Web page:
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But there were a number of other points made during the hearing that I found interesting. So here are a few:
- Denise Callahan, who oversaw the audit for Macias Consulting Group, said outgoing SEDC President Carolyn Y. Smith had given herself the authority to override existing policies and procedures at the agency.
- Callahan recommended that the city examine the feasibility of reclaiming the employee bonuses and extra compensation that was not properly authorized. She also said the city should look at the boost given to employee pensions by the bonuses to presumably see if that was recoverable as well. City Attorney Mike Aguirre recently dropped a suit that attempted to recover $260,000 in extra pay from Smith.
- Newly appointed SEDC board member Richard Lawrence said this: “We normally find as board members that we can rely on staff and this audit suggests that we cannot.”
- Councilman Tony Young said he requested the SEDC audit because he suspected that the agency wasn’t performing to the level that the residents in his district, which largely overlaps with SEDC’s redevelopment area, expect.
He said this:
Now seeing this audit it’s pretty clear why were not getting those projects done. It’s pretty clear why Imperial Avenue hasn’t been developed.
Areas that have been bought up through the Redevelopment Agency though SEDC are basically lying dormant or vacant. If you drive through my district, I can give you five, six maybe eight properties that are owned by the city for redevelopment that are just lying dormant.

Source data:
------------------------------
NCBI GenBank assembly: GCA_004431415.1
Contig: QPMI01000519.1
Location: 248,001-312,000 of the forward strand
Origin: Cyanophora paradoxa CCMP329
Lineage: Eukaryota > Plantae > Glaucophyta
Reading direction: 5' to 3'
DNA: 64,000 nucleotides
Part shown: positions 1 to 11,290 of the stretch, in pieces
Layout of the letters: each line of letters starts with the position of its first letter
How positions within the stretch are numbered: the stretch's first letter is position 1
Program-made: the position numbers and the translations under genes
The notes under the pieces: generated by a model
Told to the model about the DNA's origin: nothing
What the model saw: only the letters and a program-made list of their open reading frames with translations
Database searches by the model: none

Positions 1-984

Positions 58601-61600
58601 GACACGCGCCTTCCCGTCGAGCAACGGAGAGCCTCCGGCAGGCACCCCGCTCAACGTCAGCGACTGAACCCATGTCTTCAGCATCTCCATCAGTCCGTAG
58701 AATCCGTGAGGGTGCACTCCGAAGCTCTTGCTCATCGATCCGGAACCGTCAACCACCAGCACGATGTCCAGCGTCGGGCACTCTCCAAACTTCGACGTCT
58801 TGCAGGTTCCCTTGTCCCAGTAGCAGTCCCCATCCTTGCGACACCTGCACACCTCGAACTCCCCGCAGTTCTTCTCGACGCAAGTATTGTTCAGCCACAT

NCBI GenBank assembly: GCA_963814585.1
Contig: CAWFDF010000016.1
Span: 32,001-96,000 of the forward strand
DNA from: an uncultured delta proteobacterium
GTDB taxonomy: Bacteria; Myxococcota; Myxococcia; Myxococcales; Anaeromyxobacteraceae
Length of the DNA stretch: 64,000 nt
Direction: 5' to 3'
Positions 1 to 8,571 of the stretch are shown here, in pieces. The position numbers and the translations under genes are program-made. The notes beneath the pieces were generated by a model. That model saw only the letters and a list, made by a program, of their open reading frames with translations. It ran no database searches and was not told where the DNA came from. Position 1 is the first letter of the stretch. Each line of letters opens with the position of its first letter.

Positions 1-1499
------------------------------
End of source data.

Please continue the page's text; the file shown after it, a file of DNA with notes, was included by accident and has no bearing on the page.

Young asked Callahan how SEDC matched up to other redevelopment agencies she’d audited. She responded:
In terms of day-to-day operations, I think it would rank at the bottom of the redevelopment agencies that we’ve examined.
She also said that its overall performance ranked low compared to other redevelopment agencies.
- Young asked Callahan if the audit looked at SEDC’s legal representation. Callahan said some board members interviewed “felt that [corporate counsel Regina Petty] would convey info they didn’t believe was quite accurate but there wasn’t anything we could verify and wasn’t in our contract to look at it.”
- There was a lot of discussion about consultants. Smith had authority to unilaterally assign consultant contracts smaller than $50,000, but she didn’t disclose the awarding of these contracts to her board, as she was required to, the audit said.
Young said this:
(They are) basically feeding at the trough. And when you’re feeding at the trough you’re definitely going to find ways to protect the situation and so you’re going to have some people who are going to fight to protect the agency that they’ve been feeding off of the trough for so long.